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Are cottages the next urban infill trend?

Backyard cottage

The Nickel Tour: If built in large numbers, backyard cottages or “granny flats” can increase affordable housing in cities without much expense. If only they weren’t so often illegal.

Backyard cottages don’t “scream Manhattanization or even…smart growth,” but build enough of them and they could achieve the same effect.

Planning scholar Jake Wegmann says that if California relaxed its zoning regulations, the East Bay–Oakland, Berkeley and El Cerrito–could accommodate 8,700 cottages by 2040. That’s more housing than could be built using a traditional strategy of infilling multifamily buildings near transit hubs, which would produce 7,900 units of housing and take between 18-43 years. Across the bridge in San Francisco, legalizing backyard cottages could increase the available housing supply by 33 percent.

Wegmann’s recent paper in the Journal of Urbanism with colleague Karen Chapple says that the units compare favorably, cost-wise, to building dense multifamily buildings.

This could be simply due to the fact that cottages are just… smaller. Than your typical single-family house, at least. And landlords renting out the backyard cottage to their aging parents or boomeranged college grad might not charge market rent. 82 percent of the clients of one cottage consultant have a tenant in mind: either their adult kids, or themselves when they retire, or both.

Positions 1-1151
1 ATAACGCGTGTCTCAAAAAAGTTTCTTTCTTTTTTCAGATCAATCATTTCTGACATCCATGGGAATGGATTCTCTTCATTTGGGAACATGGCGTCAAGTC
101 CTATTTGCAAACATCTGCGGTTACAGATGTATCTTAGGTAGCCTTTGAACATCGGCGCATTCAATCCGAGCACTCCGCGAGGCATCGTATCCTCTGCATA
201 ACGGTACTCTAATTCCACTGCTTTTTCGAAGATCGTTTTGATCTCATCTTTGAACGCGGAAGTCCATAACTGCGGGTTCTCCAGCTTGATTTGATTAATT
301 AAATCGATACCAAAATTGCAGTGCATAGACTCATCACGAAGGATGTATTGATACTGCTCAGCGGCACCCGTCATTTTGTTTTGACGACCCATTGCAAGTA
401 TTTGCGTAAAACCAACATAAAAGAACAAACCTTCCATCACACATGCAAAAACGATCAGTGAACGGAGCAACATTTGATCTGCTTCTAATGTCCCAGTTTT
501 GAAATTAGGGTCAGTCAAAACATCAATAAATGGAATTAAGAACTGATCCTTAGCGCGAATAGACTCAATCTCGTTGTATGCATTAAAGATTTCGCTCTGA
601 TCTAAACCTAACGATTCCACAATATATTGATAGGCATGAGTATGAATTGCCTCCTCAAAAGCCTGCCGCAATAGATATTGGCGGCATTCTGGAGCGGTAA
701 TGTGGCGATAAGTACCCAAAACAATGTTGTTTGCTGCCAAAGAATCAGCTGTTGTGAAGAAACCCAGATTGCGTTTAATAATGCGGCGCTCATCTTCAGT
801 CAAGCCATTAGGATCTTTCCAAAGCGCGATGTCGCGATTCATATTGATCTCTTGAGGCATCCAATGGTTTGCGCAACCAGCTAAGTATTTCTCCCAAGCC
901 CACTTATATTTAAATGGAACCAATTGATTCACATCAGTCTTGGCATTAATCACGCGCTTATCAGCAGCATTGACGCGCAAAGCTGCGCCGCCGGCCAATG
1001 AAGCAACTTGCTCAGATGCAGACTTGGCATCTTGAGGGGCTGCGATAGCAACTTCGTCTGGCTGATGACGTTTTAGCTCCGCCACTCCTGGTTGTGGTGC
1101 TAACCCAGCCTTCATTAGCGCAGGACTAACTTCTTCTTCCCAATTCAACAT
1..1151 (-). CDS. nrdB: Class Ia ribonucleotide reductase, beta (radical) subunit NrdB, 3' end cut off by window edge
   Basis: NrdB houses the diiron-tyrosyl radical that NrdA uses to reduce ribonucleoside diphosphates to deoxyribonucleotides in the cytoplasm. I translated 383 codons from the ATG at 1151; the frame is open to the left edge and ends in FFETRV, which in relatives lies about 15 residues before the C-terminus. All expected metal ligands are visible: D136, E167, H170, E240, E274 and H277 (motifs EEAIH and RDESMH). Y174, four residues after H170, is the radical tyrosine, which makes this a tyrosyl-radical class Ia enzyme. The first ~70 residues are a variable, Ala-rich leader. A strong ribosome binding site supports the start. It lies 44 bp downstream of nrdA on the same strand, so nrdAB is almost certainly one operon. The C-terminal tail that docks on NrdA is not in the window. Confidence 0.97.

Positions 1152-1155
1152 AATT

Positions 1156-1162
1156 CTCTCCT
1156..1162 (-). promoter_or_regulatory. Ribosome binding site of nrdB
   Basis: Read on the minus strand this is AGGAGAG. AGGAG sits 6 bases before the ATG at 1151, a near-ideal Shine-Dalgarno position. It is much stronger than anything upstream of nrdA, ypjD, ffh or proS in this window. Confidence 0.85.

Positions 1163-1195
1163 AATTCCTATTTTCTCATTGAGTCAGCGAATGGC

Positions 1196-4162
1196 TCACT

Cottages, even if they have cute little gingerbread trim, are a type of ADU. ADUs are not popular in some circles because of NIMBYist fears of property values dropping, neighborhoods changing, or parking problems. And according to some, backyard cottages are more expensive than building an attached wing to an existing house, which would be a good way to add density if you didn’t mind giving up some privacy. They’re also illegal in many places (thanks to those exact concerns).

But Wegmann is hopeful that cottages can at least augment other infill strategies. As he told Fast Co/Design: “My prediction is that we will continue to have structures that we today call ‘single-family houses’ for centuries to come, but that increasing numbers of them won’t be occupied by single families, and eventually the law will evolve to reflect changing attitudes,” he says. “Some of them will sprout cottages in their backyards. Of course, these changes won’t happen overnight.”

Image courtesy of Seattle DPD

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